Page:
Tuesday, May 26, 2009

"Boy racers": The bylaw option

The government will introduce its anti-"boy racer" bill to Parliament today allowing for the impoundment and crushing of vehicles. It will also allow local authorities to pass "anti-cruising" bylaws, but the Herald story is light on the details. Fortunately, thanks to an OIA request, I have them.

The bylaw scheme is essentially the "vehicle warning notice" scheme the police initially demanded - the one which is worse than ASBOs. Local authorities can already pass such bylaws, and they have been effective in reducing street racing in Manukau City. But merely being effective doesn't get the government the "tough on crime" coverage they want, and so they want to replace the current penalty - a fine of up to $750 - with an ASBO-style scheme:

Those vehicles where the driver is given a notice for a breach of a bylaw that restricts access to certain locations during certain times (for the purpose of limiting illegal street racer activities) would have a warning notice attached. The warning notice will advise that if any driver of the vehicle is apprehended for another qualifying offence within a specified period (eg 3 months), the vehicle must be impounded for a period of 28 days.
(Memo on "Illegal street racing: disorder, vehicle warning notices, destruction and costs" [PDF], 6 March 2009; emphasis added).

Note the absence of any trial or hearing - if the police want your car, they take it. Note also that while it is not financial in nature, the punishment for breach of a bylaw - impoundment for 28 days - entails significant costs and inconvenience, which may be disproportionate to the offence. And that's just the beginning of the BORA problems:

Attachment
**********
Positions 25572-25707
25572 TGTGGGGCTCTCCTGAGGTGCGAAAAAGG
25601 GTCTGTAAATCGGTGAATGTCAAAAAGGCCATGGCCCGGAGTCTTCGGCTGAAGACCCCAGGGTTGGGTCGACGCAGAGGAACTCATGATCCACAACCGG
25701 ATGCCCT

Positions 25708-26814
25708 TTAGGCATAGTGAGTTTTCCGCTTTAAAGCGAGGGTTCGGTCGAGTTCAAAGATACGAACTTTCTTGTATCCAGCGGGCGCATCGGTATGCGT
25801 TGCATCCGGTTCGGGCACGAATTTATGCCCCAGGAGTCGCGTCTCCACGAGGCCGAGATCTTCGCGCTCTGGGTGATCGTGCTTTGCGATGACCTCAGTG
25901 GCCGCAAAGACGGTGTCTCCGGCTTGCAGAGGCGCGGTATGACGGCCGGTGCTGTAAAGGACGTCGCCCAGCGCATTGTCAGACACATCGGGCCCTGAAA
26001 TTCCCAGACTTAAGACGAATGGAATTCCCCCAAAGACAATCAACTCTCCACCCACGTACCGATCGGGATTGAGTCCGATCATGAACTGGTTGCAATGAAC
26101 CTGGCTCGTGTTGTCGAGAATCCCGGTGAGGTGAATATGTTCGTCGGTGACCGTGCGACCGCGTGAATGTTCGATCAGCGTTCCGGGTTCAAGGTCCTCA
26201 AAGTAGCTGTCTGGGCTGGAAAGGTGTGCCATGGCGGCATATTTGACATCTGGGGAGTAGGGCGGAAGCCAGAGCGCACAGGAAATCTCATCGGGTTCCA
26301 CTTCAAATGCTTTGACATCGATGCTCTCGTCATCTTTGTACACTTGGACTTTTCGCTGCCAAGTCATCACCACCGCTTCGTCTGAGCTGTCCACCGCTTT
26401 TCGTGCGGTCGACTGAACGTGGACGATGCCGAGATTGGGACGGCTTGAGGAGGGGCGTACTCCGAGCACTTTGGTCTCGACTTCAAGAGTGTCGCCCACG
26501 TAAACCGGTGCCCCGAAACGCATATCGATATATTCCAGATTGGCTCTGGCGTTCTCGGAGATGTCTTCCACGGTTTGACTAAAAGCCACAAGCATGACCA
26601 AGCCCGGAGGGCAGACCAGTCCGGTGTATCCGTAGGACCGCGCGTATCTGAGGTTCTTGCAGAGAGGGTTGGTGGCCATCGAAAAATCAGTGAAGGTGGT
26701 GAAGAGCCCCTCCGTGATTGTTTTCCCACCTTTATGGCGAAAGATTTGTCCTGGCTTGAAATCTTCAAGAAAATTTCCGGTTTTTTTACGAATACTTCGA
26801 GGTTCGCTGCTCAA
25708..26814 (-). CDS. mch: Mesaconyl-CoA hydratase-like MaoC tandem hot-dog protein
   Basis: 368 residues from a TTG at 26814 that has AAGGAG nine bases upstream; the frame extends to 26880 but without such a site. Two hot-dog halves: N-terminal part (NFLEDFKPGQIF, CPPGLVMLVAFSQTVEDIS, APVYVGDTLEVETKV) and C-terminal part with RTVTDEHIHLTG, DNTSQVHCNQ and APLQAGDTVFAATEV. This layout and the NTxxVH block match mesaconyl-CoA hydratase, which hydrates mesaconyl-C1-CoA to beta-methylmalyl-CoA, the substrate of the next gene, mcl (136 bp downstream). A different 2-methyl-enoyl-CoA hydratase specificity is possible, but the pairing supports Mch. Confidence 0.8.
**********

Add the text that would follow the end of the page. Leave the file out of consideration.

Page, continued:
The basic bylaw proscribing "cruising" is unlikely to raise any significant Bill of Rights issues when applied to the driver only. However, Bill of Rights issues arise when the owner of a "tagged" vehicle is subject to the proposed sanctions when the individual did not commit the qualifying offence.

To reduce the Bill of Rights concerns, there must be proper notice to the owner of the vehicle. In addition, there must be defences available to the vehicle owner that reflect an absence of wrongdoing (eg lack of knowledge). There may still be prima facie Bill of Rights issues with freedom of peaceful assembly, freedom of association, freedom of movement, freedom from unreasonable search and seizure, liberty of the person and the right to justice. If however the prima facie issues can be justified, there may be no inconsistency with the Bill of Rights.

It will be interesting to see if the government can do the legal gymnastics to justify this appalling violation of human rights, or whether they'll just ignore the BORA and pass it regardless. We'll find out at 2pm today, when the bill is introduced and the Attorney-General tables his s7 report, if there is one.

In the meantime, people might want to consider what will happen when we go beyond criminalising young people engaged in a dangerous activity (which is fair enough) to applying disproportionate punishments and treating them like terrorists. This is not going to encourage respect for the law, and unfair treatment of this sort may in fact encourage the sort of attack on police we saw in Christchurch.